never enjoyed. He was in a hurry to get it over with. Then a correspondent
asked what major decisions Vice President Nixon
had taken part in making. Eisenhower responded, “If you give
me a week, I might think of one.” The president was not really
trying to slight Nixon. He was trying to make a joke about his
own weariness and lack of focus. But the remark was a godsend
to Kennedy. It gave him a chance to undercut the whole issue of
Nixon’s superior experience. Kennedy said, “Yes, Mr. Nixon is
experienced—but his experience is in the policies of retreat, defeat,
Some other problems started to crop up for Mr. Nixon as well.
After the Republican National Convention, he had promised to
campaign in all fifty states, but a knee infection sidelined him
for two weeks. Then against the advice of his inner circle, he returned
to the campaign in less than perfect health. And now the
tired candidate had to turn his attention to the first-ever televised
presidential debate. Nixon had been a champion scholastic debater
and welcomed the opportunity to speak with his opponent on national
TV, but as the evening played out, the subtleties of media
politics lined up against the vice president.
Kennedy devoted a tremendous amount of time preparing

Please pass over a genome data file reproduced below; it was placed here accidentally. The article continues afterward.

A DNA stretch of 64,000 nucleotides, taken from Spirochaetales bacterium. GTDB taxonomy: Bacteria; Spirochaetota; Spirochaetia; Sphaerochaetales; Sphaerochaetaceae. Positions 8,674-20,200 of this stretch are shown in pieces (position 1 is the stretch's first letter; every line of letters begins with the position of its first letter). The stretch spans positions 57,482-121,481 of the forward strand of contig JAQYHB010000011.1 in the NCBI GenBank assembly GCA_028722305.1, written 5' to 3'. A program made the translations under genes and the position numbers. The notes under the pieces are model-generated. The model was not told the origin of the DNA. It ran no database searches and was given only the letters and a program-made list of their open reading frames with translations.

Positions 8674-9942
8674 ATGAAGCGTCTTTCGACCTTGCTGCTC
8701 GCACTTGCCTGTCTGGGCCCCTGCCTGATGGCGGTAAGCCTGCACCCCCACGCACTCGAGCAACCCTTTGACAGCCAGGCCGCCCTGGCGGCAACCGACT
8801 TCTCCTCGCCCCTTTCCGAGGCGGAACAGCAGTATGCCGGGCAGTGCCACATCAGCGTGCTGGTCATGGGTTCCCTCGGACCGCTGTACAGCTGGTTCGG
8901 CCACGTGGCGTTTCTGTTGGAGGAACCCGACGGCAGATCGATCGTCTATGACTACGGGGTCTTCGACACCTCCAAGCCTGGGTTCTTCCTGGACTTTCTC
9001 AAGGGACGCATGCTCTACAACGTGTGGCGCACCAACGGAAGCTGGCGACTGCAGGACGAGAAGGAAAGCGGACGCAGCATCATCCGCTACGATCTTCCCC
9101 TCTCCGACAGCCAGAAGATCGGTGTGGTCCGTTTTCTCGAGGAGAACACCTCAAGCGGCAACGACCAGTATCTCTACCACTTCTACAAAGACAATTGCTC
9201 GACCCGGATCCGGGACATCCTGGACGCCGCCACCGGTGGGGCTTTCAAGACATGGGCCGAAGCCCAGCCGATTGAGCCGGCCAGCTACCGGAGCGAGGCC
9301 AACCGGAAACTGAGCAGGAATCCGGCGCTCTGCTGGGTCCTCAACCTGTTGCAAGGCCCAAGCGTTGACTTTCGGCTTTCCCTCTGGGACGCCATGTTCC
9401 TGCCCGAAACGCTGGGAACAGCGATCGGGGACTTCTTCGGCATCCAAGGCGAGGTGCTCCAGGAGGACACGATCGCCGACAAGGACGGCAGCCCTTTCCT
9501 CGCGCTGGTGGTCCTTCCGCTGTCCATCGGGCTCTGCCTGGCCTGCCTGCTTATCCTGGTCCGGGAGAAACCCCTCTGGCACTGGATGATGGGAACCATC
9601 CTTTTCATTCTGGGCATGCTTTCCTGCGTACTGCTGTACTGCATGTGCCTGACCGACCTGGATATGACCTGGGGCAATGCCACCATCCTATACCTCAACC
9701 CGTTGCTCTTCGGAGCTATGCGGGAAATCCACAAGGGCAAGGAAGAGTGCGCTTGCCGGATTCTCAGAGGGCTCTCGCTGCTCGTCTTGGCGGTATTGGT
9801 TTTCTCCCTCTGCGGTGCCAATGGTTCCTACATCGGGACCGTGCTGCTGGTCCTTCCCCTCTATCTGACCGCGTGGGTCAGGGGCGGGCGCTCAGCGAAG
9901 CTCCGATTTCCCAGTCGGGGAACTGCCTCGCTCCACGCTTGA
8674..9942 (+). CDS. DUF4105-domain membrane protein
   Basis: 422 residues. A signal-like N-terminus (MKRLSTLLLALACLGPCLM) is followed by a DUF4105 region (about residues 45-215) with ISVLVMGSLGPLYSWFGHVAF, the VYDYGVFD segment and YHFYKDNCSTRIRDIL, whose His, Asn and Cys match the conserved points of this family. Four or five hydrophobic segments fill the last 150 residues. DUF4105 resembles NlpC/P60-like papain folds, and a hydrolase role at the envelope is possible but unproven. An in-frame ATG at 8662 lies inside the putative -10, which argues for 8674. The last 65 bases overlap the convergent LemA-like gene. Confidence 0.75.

for this event. The recent success of his televised answers about
religion proved that the medium had immense potential for his
success. In addition, a strong showing against the highly favored
Nixon would establish credibility on the issues and further boost
public confidence in his leadership ability. The vice president also
came prepared, but the outcome of the debate would not be decided
Nixon also ran into bad luck on other media fronts. Kennedy
scored well with blacks when he came to the aid of Martin
Luther King Jr. after an arrest in Atlanta. The vice president
was caught in a conflict of interest and had to remain silent on
the well-publicized event. Kennedy used the press coverage to
fortify his compassionate, charismatic image. Late in the race,
Eisenhower stepped up his support for Nixon. This action was
balked at by the Democrats and possibly made the vice president
look incapable of winning the election on his own. The perceived
weakness was eventually echoed in the press. Combined with
Nixon’s poor showing in the first debate, the Eisenhower gaffe,
and previous triumphs by Kennedy in the media, small pressrelated
miscalculation such as these took their toll on the Republican
JFK was able to put Nixon on the defensive with his unexpected
grasp of the facts, but Nixon held his own in responding